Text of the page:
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These designs run the gamut of construction techniques, from traditional to innovative. There are pieces here for the adventurous novice as well as for the expert knitter. The collection includes snuggly turtlenecks, easy pullovers, flattering yoke designs, and an array of open-front cardigans with clever shaping. There are quick projects for gifting season and challenging knits to keep your needles busy all winter.

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We’ll be taking a more in-depth look at the pieces in this collection—and the knitterly details you’ll find within the patterns—over the coming month both here on the blog as well as on our social media channels. I’m most excited to feature the interviews I’ve conducted with six of the contributing designers from the collection about their work and their inspirations.

Please feel free to share comments and questions with us about any of the new designs—we’d love to feature another Q&A post for Wool People 8 here on the blog to address inquiries from knitters—we so enjoy hearing from you.

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As always, I hope you find some inspiration here to take along with you as we head into the colder months. Thank you for your continued support of what we do here, and happy knitting!

All my best,
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Since the launch of BT Fall 14, we’ve been getting some great questions streaming in over e-mail and social media. We thought it would be great to present a short Q&A today to answer some of the more common queries we’ve heard so far.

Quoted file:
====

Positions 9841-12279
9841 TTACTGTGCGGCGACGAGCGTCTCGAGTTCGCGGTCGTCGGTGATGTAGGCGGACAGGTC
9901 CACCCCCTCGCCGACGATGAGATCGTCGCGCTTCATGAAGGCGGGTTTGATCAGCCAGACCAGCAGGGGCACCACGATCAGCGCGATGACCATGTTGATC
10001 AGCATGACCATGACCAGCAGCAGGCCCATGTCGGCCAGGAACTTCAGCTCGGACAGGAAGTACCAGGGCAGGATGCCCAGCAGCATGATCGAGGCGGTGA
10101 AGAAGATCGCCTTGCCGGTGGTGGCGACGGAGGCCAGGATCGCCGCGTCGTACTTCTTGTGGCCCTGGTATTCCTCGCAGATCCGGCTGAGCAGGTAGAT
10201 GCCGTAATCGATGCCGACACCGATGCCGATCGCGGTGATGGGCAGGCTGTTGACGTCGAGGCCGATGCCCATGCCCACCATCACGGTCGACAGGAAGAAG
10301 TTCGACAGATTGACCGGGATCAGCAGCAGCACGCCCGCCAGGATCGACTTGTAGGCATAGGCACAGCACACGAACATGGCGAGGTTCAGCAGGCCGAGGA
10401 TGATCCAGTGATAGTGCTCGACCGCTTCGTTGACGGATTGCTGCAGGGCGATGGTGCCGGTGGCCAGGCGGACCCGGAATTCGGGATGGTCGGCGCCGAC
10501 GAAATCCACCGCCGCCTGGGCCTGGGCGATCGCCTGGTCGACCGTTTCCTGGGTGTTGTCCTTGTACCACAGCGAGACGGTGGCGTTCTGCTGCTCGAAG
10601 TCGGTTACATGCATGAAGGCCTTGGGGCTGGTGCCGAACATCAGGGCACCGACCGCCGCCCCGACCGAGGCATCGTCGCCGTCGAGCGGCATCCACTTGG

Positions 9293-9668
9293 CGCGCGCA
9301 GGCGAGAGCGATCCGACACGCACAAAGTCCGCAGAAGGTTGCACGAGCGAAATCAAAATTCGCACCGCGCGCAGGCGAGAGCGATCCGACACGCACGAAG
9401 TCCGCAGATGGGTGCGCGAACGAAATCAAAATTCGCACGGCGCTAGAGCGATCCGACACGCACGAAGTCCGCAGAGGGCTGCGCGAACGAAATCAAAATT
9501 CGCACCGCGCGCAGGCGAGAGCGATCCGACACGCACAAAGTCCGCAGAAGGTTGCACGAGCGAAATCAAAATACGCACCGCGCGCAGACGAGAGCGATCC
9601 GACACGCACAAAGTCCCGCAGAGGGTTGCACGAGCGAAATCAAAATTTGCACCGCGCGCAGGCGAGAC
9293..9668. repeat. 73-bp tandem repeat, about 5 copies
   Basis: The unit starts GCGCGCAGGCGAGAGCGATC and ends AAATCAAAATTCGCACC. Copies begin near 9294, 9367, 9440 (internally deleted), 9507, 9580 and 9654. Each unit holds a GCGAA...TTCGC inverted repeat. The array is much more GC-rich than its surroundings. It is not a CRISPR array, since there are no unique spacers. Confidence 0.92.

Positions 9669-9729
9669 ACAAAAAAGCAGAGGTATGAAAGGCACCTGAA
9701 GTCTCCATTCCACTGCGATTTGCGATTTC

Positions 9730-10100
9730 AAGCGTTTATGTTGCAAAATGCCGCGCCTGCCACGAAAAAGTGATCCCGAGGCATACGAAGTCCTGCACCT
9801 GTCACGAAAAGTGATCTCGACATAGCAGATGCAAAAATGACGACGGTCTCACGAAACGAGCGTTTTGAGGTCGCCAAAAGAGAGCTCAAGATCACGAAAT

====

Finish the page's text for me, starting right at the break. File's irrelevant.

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BT Fall 14 Q&A

 

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The fashion world loves oversized sweaters these days, and we at BT appreciate their coziness (and also the extra large canvas for beautiful handwork). That said, we also know that these garments can be tricky to wear/style for many – so we’re focusing on that topic today (as well as the big question we’ve been getting from our male knitters!)

Q: I like my sweaters to have just a few inches of positive ease, creating a more classic fit. Which of the designs in BT Fall 14 can I knit, and how should I make adjustments if I need to?

A: Spinnaker, Docklight, Backbay, and Crosby are all designed for a standard fit bust circumferences down to 32-35”, which should allow even petite women a slim silhouette. Wake is also intended for 2-4” of ease, though we chose to show it worn with 6” for a more casual effect.

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Classic Fits from BT Fall 14

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Bellows and Zenith are styled in our lookbook with a lot of positive ease—9 or 10”. But again, the smallest sizes given are 35-36”, so even very slender knitters should be able to work up a sweater with a more traditional 4-5” ease. Keep in mind that both designs are intended as outerwear, with room for other layers beneath. If you are knitting a smaller size than is usual for you, consult the schematic closely to determine if you’ll need to add length, particularly in the sleeves.